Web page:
Do you have an uncontrollable desire to buy what everyone else is buying? Is your time being spent in the activities of the masses just to feel connected and valued?
If any of the above descriptions sound familiar, you may have contracted BCS – Bandwagon Consumer Syndrome. Seek help immediately.
BCS is a condition that affects millions of people worldwide (note: statistic estimated, not actually calculated). It’s the tendency to spend excessive amounts of money or overly engage in activities that have become fashionable within culture. If not treated, it can sabotage budgets, wreck financial futures, waste time and ruin relationships.
Total immunity to this syndrome is rare, as anyone can develop a moment of weakness. However, with the proper medication you can ward off occurrences and resist the onset of BCS 90% of the time (non-calculated statistic #2).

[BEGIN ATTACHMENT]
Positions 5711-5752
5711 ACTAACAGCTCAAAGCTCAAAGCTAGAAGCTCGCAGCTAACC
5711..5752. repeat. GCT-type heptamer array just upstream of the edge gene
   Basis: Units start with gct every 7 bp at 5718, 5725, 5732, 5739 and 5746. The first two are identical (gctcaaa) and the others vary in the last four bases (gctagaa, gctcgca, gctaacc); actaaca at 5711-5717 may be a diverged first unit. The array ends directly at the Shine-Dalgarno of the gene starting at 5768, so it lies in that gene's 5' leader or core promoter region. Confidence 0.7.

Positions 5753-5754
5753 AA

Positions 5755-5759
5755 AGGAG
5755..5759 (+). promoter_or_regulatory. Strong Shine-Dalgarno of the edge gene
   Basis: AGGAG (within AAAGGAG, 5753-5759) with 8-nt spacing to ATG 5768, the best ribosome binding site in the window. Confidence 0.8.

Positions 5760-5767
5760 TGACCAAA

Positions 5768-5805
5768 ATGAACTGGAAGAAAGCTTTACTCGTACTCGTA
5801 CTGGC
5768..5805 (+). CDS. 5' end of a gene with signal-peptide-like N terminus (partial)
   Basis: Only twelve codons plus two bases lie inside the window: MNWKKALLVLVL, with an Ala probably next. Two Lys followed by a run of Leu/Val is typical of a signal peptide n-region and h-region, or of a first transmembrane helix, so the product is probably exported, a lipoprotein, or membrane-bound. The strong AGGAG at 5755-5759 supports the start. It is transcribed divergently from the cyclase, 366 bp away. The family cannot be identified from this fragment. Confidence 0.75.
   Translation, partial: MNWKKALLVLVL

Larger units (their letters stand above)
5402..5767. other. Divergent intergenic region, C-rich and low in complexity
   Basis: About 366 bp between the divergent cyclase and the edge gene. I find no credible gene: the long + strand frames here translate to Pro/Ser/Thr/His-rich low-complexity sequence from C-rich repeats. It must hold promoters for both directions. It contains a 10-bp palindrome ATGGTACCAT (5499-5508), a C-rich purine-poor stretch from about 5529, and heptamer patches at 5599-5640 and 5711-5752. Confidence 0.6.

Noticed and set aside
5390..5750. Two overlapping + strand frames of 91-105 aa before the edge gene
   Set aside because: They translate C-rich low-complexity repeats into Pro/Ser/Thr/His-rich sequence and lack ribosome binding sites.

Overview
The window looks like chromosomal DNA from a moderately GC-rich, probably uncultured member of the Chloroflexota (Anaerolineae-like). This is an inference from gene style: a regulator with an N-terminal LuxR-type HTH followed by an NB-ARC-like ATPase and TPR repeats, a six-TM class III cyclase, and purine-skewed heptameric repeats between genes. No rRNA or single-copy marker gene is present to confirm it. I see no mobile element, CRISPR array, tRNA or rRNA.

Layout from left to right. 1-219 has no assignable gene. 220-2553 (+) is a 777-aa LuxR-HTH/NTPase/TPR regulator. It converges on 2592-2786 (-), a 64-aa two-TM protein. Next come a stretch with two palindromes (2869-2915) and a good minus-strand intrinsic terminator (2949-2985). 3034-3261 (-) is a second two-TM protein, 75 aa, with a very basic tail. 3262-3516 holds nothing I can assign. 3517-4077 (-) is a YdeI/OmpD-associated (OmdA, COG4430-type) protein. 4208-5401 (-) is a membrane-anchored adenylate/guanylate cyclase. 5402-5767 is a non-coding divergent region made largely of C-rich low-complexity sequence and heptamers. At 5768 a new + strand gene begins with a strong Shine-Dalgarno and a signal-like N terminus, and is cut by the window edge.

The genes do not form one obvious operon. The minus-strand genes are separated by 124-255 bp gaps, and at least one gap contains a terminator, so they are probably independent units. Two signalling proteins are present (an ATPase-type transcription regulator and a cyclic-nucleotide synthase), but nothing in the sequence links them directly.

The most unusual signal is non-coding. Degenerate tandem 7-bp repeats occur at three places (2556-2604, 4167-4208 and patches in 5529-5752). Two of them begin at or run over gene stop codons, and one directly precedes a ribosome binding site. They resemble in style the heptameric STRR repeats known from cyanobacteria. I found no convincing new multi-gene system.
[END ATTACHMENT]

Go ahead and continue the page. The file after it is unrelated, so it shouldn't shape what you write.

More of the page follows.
My Personal Fight Against BCS
The first product I ever craved was an Atari 2600. Two of my friends who lived several blocks away had one with the hottest games of the time…Pac-man, Space Invaders, Defender, Q*bert, Frogger…a video game connoisseur’s dream. Boy, I really wanted one and begged my parents to jump on the consumer bandwagon and buy a system for our house. “Everyone was getting one,” I pleaded.
They declined my requests and I was forced to get my video game fix on the games at the local laundry mat or at my friend’s house.
As the years went on, I began to notice the “everyone-is-doing-it-so-you-should-to” mantra creeping into other consumer related areas of my life, challenging how I spent my money and time. The temptation to jump on the bandwagon and join the throngs of people doing “that thing” was overwhelming at times. In many instances, I did choose to reject what popular culture was screaming at me to do.
The universally loved Friends sitcom of the 1990s I turned a blind eye to, as well as the more recent phenomenon American Idol (never seen an episode). For three years, I waited to see Passion of the Christ even though all my Christian friends said it was a “must see now” movie. Even though I love shopping for clothes, I’ve never fallen for the hottest fashion trends. My purchase of an iPhone did not come until version 5, even though we had owned Macs for years.
It may sound as though I have this syndrome licked. However, as I said before, it’s near impossible to produce total immunity.